Historic Maps

A guide to the thousands of maps in our collections, primarily from the late 18th century when mapping became more common.

Maps are an amazing source of information, and in some cases works of art.  They can show how an area has evolved over time, and can help us to understand how our ancestors may have lived. The guide outlines the main series of historical and more recent maps available in our archives and local studies collections. More detailed guides are or will soon be available for each series.

Heritage Mapping Portal

The portal contains selected historical maps of the Derwent Valley Mills World Heritage Site which can be overlaid on a current Ordnance Survey map to see how the area has developed over the past 200 years.

Visit the Derbyshire Heritage Mapping Portal 

Ordnance Survey Maps

The earliest Ordnance Survey (OS) maps for Derbyshire were the 1 inch to 1 mile maps, published from 1840.  The most useful maps for charting the development of a particular place and identifying individual buildings are the 6 and 25 inch to 1 mile maps, published from about 1879.  For some larger urban areas, 50” to 1 mile maps were also produced.  The modern National Grid series begins in the 1950s, and began to change to metric measurements in 1969.  New editions of the map were produced approximately every 30-40 years, although sometimes the gap may be smaller or larger.

Our online catalogue currently only lists the maps by Ordnance Survey reference number rather than by place name.

A large number of OS maps, including for Derbyshire, can be seen on The National Library of Scotland excellent website with features to overlay the historic maps over modern satellite images.

Land Values Maps and “Domesday Books”

Extract of D595/LV/40.3 covering Swanwick

Land values maps are 2nd edition (c1900) Ordnance Survey 25 inch to 1 mile printed maps marked up to show property ownership. Drawn up following the 1910 Finance Act the accompanying schedules, known as ‘Domesday Books’, give names of owners, occupiers and brief details of property usage.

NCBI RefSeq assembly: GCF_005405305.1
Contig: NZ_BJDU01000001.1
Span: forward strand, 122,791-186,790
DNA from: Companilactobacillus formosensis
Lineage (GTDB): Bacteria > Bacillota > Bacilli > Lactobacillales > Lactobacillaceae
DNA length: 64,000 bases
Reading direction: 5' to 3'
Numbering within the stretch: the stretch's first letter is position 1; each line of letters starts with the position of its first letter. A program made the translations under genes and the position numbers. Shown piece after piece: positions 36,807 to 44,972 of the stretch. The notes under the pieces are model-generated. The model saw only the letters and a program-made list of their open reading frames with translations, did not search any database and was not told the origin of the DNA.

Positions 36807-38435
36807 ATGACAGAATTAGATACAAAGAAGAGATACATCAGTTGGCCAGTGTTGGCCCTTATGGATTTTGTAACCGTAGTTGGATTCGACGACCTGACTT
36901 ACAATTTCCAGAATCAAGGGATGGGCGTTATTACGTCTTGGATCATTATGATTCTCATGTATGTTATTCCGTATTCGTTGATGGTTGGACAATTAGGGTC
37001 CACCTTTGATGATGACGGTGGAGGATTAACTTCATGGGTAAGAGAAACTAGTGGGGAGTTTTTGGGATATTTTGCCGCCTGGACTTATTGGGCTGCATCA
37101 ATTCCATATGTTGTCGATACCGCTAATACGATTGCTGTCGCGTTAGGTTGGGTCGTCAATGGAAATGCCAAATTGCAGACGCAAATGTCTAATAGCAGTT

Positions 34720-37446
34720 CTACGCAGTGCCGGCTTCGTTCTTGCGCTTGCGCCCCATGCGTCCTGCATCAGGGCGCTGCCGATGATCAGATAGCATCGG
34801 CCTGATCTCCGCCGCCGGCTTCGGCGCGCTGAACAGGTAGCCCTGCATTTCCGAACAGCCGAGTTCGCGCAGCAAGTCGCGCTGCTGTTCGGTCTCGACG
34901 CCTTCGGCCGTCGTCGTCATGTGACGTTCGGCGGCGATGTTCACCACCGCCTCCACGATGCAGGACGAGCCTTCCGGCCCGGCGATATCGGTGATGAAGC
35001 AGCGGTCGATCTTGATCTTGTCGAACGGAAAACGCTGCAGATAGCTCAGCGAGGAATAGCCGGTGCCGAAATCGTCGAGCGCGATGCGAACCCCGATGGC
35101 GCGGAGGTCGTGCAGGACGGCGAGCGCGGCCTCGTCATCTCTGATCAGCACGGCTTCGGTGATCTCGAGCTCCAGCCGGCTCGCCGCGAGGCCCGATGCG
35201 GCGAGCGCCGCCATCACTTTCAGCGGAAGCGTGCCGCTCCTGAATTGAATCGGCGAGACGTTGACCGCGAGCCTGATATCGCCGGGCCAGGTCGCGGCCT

Together the maps and books provide a unique snapshot,  of property ownership around the time of World War One.  All maps and associated books can be found under reference D595.

Tithe Maps and Awards

The tithe was a tax payable to the Church, calculated as one tenth of annual produce (i.e. crops, goods or livestock). In 1836 the Tithe Commutation Act attempted to regularise this and commuted the levy into cash payments. To determine what amount should be paid a tithe award and map were produced.  Between 1836 and 1853, tithe maps were created for a large number of Derbyshire parishes and are a great resource for local, family and house historians as they are large scale maps accompanied by a schedule (award) giving a range of information including showing who owned and occupied land and property in a particular parish at that time.

By 1836, there were many parishes where no landowners still had to pay the tithe, so maps do not exist for these places, and even where maps do exist they may not cover the whole parish, for example, glebe (i.e. church) land is omitted and village centres may not be shown.  The accompanying schedule records owner, occupier, name, acreage and state of cultivation of each plot. Digital copies of most maps are available on the public computers at the record office.

Extract from the Denby tithe map, 1845 (D2360/3/122a)

To search the catalogue, enter the place name and word tithe in the Title field.  three copies of each map and award were produced: for the parish, the diocese and the Tithe Commissioners.  The Tithe Commissioners’ series are held at The National Archives, and the other two series are generally held at the county record office.

See our Tithe Maps guide for more information.

Parliamentary Enclosure Maps and Awards

Bonsall Enclosure Map, 1776 (Q/RI/19)

Enclosure is a term used to describe the surrounding of land with a boundary; thus converting pieces of common land into private property.